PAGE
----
While the current F82-generation BMW M3 is a very good sports car, one that’s both incredibly fast and agile, it’s been criticized quite a bit for its lack of “purity”, especially in comparison with its predecessors. With 425 hp from its 3.0 liter twin-turbocharged inline-six engine, the M3 has plenty of power and with its aluminum-extensive chassis and electronically-controlled limited-slip differential, it has all the equipment necessary to handle well. But it lacks some of the spark, some of that fizz that made its predecessors so fantastic.

It appears that BMW has heard the calls of enthusiasts asking for a more pure driving experience and created the Competition Package. And if you’re of the many BMW fans wishing for a more pure M3 experience, then we’d suggest driving the BMW M3 Competition Package.

2016-BMW-M3-Competition-Package-review-2 2016-BMW-M3-Competition-Package-review-4

I picked up a BMW M3 Comp Pack from the BMW Welt, as if it were a European Delivery pickup. We’ve mentioned it before, but if you’re a BMW fan, you should definitely experience the Welt. Picking up a car from there makes it an even more special experience, especially when it’s a gorgeous Alpine White BMW M3 Competition Package.


The Competition Package gives the M3 a bit of a power bump over the standard car, up to 444 hp. On top of the power bump, the Comp Pack brings chassis, suspension and steering tuning as well as tuning to the limited-slip differential and some interior tweaks, such as the new lightweight seats from the North American BMW M4 GTS and seatbelt with M-colored stripes. There’s also a new, recalibrated sports exhaust and a set of 20″ Style 666M wheels. So the Competition Pack is a very comprehensive performance package and isn’t just an aesthetic upgrade.

2016-BMW-M3-Competition-Package-test-drive-16 2016-BMW-M3-Competition-Package-test-drive-11

When starting up the M3 Competition Package, the first thing you notice is the noise. The new sports exhaust is  much louder than before, especially right after a cold start. It’s so loud, in fact, that in Sport and Sport+ mode BMW actually had to bring it down a few decibels to keep it street legal. So the complaint of the standard M3’s somewhat weak exhaust is gone immediately from startup. But it’s not only louder, it sounds better overall, raspier.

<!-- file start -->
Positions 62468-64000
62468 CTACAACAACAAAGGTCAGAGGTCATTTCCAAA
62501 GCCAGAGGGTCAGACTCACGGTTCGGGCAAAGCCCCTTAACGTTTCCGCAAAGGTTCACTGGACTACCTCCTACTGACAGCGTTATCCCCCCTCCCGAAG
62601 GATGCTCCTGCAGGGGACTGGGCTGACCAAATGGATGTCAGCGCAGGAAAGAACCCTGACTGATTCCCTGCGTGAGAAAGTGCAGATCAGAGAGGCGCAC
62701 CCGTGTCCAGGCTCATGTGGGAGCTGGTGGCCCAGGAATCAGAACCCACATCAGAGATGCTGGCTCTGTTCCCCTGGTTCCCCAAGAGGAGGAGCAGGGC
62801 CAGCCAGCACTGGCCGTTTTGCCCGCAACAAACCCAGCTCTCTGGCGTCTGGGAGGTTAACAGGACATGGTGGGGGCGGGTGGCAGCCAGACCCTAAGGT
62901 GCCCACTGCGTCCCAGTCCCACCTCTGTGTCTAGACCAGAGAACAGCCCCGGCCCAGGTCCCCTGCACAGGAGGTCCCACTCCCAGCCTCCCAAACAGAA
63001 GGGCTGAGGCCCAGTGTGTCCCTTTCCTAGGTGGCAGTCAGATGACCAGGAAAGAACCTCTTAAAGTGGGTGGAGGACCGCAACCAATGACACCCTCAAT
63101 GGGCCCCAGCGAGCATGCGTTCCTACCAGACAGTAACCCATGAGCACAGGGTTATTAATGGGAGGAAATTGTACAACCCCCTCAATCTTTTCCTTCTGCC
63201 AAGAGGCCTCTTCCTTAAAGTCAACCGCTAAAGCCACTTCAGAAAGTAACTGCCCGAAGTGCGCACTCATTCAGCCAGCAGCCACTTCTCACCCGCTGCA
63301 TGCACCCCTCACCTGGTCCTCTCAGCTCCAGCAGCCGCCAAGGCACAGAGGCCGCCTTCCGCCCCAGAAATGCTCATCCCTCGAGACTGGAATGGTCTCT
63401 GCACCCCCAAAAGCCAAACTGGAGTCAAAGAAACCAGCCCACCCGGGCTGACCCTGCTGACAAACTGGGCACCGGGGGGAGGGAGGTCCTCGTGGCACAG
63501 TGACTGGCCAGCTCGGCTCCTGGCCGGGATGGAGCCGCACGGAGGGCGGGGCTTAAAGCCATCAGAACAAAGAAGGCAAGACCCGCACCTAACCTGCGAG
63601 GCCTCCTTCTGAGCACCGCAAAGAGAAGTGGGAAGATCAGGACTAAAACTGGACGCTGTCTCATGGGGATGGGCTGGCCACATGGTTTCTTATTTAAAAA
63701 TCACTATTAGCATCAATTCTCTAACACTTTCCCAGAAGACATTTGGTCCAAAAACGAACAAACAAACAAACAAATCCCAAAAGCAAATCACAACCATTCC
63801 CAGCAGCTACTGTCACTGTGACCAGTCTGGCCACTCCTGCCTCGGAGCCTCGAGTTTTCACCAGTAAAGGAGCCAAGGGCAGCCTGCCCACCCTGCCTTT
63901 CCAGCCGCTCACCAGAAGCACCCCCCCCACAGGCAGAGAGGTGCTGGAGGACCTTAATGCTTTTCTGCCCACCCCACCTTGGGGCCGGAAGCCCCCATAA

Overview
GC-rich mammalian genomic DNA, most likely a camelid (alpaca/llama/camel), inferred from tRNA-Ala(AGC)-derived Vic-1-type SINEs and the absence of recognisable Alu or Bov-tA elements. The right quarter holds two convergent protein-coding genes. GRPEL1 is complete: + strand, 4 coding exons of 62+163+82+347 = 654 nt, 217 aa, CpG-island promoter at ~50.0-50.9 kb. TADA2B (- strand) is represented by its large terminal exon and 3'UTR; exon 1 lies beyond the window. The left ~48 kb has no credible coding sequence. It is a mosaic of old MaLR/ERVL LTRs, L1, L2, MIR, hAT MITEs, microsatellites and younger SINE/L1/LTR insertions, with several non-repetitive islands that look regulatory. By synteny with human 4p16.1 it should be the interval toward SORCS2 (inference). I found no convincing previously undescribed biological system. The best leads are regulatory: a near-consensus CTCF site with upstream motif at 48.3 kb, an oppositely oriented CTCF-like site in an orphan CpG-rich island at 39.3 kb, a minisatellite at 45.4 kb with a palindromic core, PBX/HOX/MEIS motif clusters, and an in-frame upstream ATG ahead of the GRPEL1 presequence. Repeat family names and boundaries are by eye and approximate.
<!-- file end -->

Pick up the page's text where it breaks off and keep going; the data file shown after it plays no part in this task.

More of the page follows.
Inside, the new lightweight seats look great and are very supportive. They’re firmer than the standard car’s seats, but will hold better through spirited driving and look very cool. They even work well while wearing a helmet, proving that BMW thought about its owners will take to the track. The M stripes woven into the seatbelt also look great.


While the engine was boosted to 444 hp, the extra 19 ponies isn’t all that noticeable without testing equipment. However, BMW did manage to make its mid-range punch even better and sharper, allowing for outrageous overtaking ability. The mid-range acceleration is probably the best you can get in a modern BMW right now and it inspires confidence in quick lane-change maneuvers or trying to sneak through tight spaces.



But outright power isn’t necessarily the focal point of the Comp Pack, as handling and feel are more important. The new differential tweaks have transformed the M3 and it’s now more precise and planted during aggressive cornering. It will still slide if you turn the DSC off but it’s more fun and less snappy, better for daily driving.

The Competition Pack’s new springs, dampers and anti-roll bars create a much more aggressive ride than before. It’s both stiffer and flatter through corners, making it much more fun to drive quickly. The adaptive drive modes have also been adjusted, with even Comfort mode being quite firm. Sport and Sport+ are very firm and will likely only be enjoyed by enthusiasts and will make fans of the track happy. I drove in Sport and Sport+ during most of my time with it because it was more fun that way.


The front axle is also far sharper, with better turn-in and immediate bite. The steering is also better, with a more connected feel to the road, remedying much of the numbness that has been criticized in the standard M3.


If you drive as hard as we do, you’ll want to choose the carbon ceramic brake package. It’s expensive, but worth it because the response and bite are superb. If you track your car, the carbon ceramics are a must-have option. After hours of heavy braking they suffered no fade, even after some hard driving on the Nurburgring. They’re also extremely powerful, able to stop the M3 from 250 km/h to 90 km/h in only a matter of seconds.


2016-BMW-M3-Competition-Package-test-drive-7 2016-BMW-M3-Competition-Package-test-drive-3

If you combine the added performance and handling upgrades to the gorgeous wheels, sportier interior and better sounding exhaust, the Competition is almost a must-have for any BMW M3 buyer. It’s purer and closer to what the M3 should have been from the beginning.